More information

5. THE TRIGEMINAL SYSTEM Somatic Sensation of the Face and Head

5. THE TRIGEMINAL SYSTEM Somatic Sensation of the Face and Head 5. THE TRIGEMINAL SYSTEM Somatic Sensation of the Face and Head Dental Neuroanatomy Thursday February 7 th, 2013 David A. Morton, Ph.D. Objectives 1. Outline the two pathways for facial sensation from

More information

Spinal Cord Functions/Anatomy!

Spinal Cord Functions/Anatomy! Ch. 8, Part B - The Spinal Cord and Spinal Nerves! Overview of spinal cord anatomy and functions! Spinal meninges! Internal organization of the cord! Spinal nerves! Spinal reflexes! 1 Spinal Cord Functions/Anatomy!

More information

Natural Modality in the Treatment of Primary Headaches. William S. Mihin, D.C. Catharine Helms, M.S. Michelle M. Anderson, M.S.N., F.N.P.

Natural Modality in the Treatment of Primary Headaches. William S. Mihin, D.C. Catharine Helms, M.S. Michelle M. Anderson, M.S.N., F.N.P. Natural Modality in the Treatment of Primary Headaches William S. Mihin, D.C. Catharine Helms, M.S. Michelle M. Anderson, M.S.N., F.N.P. Abstract Headaches are both a prevalent and disabling condition.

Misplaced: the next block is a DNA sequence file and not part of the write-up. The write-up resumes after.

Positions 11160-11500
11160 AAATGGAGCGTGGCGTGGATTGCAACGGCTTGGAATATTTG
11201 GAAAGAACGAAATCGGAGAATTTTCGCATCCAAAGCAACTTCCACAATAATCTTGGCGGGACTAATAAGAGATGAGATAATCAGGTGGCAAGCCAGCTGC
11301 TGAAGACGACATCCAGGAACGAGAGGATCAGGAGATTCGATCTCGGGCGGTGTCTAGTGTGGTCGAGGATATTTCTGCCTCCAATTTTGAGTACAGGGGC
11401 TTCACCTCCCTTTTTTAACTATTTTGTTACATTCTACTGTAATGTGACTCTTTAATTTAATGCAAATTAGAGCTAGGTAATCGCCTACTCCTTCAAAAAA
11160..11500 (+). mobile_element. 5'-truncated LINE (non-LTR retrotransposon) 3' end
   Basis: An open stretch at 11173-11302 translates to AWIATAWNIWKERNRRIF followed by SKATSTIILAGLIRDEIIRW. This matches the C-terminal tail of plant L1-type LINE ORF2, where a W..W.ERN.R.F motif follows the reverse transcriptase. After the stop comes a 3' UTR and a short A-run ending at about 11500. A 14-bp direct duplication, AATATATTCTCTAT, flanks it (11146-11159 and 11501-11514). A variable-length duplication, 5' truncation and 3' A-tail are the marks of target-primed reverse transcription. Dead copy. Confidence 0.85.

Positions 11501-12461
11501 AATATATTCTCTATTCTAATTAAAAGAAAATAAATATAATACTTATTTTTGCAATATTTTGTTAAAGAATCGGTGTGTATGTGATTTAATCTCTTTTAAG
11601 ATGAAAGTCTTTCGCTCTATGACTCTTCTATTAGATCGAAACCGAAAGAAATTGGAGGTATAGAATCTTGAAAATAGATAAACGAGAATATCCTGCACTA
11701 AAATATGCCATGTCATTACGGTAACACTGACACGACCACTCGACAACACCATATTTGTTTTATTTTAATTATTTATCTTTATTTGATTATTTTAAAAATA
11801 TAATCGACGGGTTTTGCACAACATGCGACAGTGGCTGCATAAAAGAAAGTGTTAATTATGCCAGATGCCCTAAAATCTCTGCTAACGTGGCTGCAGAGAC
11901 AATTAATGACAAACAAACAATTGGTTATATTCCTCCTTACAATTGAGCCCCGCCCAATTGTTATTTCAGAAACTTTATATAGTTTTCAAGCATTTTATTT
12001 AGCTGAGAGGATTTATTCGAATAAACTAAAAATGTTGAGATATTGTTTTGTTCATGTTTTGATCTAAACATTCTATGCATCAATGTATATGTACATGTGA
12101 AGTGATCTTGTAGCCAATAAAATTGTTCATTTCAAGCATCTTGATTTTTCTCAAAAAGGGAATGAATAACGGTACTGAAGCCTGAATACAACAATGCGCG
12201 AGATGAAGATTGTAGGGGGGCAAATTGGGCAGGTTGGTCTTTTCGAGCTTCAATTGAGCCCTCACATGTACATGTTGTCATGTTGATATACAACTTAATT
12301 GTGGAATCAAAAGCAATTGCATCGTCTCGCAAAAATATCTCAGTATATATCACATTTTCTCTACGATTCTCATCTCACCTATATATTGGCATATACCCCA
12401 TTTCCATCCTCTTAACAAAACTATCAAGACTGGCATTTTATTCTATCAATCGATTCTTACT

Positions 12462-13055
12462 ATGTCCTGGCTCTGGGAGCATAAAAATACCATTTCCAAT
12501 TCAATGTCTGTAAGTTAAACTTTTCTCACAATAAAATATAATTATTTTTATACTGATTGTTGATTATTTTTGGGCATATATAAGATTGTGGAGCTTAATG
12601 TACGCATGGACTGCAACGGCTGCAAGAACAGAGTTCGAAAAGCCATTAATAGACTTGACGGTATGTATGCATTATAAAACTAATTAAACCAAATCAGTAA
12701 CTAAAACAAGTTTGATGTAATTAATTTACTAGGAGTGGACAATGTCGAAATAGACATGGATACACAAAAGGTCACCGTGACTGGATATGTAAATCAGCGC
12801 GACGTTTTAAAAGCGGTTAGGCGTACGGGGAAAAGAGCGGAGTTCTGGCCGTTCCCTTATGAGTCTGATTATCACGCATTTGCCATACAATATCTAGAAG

More information

The connection between adjacent neurons.

The connection between adjacent neurons. 1. The diagram below is of a nerve cell or neuron. i. Add the following labels to the diagram. Axon; Myelin sheath; Cell body; Dendrites; Muscle fibres; ii. Now indicate the direction that the nerve impulse

More information

Effect of local anesthesia on pulpal blood flow in mechanically stimulated teeth

Effect of local anesthesia on pulpal blood flow in mechanically stimulated teeth Effect of local anesthesia on pulpal blood flow in mechanically stimulated teeth Wan-Sik Chu, Seung-Ho Park, Dong-Kuk Ahn 1, Sung Kyo Kim* Department of Conservative Dentistry and 1 Department of Oral

More information

Acupuncture in Back Pain Management. Victoria Chan Harrison M.D. Assistant Professor of Rehabilitation Medicine Weill Cornell Medical College

Acupuncture in Back Pain Management. Victoria Chan Harrison M.D. Assistant Professor of Rehabilitation Medicine Weill Cornell Medical College Acupuncture in Back Pain Management Victoria Chan Harrison M.D. Assistant Professor of Rehabilitation Medicine Weill Cornell Medical College Objective Review the roots of acupuncture theory and basic Traditional